英 ['sɪnɪmə; -mɑː]
- n. 电影；电影院；电影业，电影制作术
- n. (Cinema)人名；(意)奇内马
CET4 TEM4 考 研 CET6
- cinema:  The cinema is so named because it shows moving pictures. The Greek verb for ‘move’ was kīnein (source of English kinetic and, via the related Latin cīre, a range of -cite words, including excite, incite, and recite). Its noun derivative was kínēma ‘movement’, from which in 1896 Auguste and Louis Jean Lumière coined the French term cinématographe for their new invention for recording and showing moving pictures.
This and its abbreviated form cinéma soon entered English, the latter in 1909. In early years the graecized form kinema had some currency in English, but this had virtually died out by the 1940s.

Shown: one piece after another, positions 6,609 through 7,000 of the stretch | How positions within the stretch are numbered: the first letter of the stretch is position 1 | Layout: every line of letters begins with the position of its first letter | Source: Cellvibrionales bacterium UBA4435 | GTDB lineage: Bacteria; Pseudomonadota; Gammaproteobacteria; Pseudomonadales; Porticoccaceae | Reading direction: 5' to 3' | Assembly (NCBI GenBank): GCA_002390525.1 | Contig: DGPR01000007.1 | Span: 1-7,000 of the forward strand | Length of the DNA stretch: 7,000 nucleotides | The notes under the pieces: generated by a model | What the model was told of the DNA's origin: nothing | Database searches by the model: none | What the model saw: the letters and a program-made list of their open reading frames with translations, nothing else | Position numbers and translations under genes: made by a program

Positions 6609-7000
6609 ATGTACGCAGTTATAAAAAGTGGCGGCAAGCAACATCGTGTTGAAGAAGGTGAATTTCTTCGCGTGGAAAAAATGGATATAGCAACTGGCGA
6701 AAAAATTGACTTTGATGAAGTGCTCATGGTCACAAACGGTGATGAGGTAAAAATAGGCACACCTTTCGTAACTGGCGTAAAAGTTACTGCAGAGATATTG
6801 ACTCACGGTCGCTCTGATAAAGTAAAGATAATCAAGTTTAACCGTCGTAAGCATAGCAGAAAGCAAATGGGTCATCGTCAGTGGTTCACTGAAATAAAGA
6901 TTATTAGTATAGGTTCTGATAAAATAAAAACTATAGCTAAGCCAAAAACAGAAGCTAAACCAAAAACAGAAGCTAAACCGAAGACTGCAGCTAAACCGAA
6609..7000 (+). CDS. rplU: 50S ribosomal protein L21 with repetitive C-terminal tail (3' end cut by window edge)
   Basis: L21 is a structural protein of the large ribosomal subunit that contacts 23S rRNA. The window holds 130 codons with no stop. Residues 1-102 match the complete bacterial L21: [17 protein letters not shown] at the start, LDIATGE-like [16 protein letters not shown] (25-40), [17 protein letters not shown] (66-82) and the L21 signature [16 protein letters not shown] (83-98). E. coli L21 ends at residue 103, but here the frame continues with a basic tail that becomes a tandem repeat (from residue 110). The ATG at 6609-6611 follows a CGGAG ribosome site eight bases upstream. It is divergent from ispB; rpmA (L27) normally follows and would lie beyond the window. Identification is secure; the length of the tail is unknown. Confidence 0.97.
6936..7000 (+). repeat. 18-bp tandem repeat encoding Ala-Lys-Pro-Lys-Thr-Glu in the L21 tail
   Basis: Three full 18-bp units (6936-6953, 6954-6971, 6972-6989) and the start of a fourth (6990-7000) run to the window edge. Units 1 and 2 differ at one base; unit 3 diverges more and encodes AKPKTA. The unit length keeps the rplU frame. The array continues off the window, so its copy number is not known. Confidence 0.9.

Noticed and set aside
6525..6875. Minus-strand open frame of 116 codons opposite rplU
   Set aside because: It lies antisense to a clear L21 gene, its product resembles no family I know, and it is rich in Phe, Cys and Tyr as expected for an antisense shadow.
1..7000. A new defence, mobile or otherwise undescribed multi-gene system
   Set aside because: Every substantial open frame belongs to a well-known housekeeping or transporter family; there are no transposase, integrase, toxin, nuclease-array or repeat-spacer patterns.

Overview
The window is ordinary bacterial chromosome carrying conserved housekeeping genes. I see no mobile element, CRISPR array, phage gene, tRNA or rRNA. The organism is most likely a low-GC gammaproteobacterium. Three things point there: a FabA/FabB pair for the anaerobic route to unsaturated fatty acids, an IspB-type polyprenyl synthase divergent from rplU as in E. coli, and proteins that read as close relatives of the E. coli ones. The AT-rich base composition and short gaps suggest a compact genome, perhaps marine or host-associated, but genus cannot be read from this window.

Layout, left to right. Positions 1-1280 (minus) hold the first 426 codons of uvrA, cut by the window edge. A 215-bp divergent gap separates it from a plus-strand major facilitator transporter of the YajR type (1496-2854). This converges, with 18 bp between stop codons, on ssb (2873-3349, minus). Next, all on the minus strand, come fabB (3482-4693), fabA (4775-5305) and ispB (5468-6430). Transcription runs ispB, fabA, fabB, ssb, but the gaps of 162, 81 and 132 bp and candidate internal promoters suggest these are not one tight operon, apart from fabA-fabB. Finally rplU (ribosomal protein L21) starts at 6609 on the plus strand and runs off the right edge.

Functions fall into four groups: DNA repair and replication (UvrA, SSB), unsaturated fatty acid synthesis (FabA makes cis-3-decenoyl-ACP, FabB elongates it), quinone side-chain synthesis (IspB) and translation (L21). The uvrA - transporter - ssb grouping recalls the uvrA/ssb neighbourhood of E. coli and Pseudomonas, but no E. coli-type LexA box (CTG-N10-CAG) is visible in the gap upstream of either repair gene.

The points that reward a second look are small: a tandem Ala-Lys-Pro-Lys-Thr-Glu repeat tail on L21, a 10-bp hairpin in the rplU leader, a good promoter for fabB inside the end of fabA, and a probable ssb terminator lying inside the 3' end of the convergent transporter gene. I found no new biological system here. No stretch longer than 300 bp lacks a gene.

=> cite, excite, kinetic, incite, recite
- cinema (n.)
- 1899, "a movie hall," from French cinéma, shortened from cinématographe "motion picture projector and camera," coined 1890s by Lumiere brothers, who invented it, from Latinized form of Greek kinemat-, comb. form of kinema "movement," from kinein "to move" (see cite) + graphein "to write" (see -graphy). Meaning "movies collectively, especially as an art form" recorded by 1914. Cinéma vérité is 1963, from French.
- 1. Working with Ford closely, I fell in love with the cinema.
- 2. Contemporary African cinema has much to offer in its vitality and freshness.
- 3. Many cinema-goers were stunned by the film's violent and tragic end.
- 4. I prefer going to the cinema to watching TV.
- 5. I can't remember the last time we went to the cinema.
[ cinema 造句 ]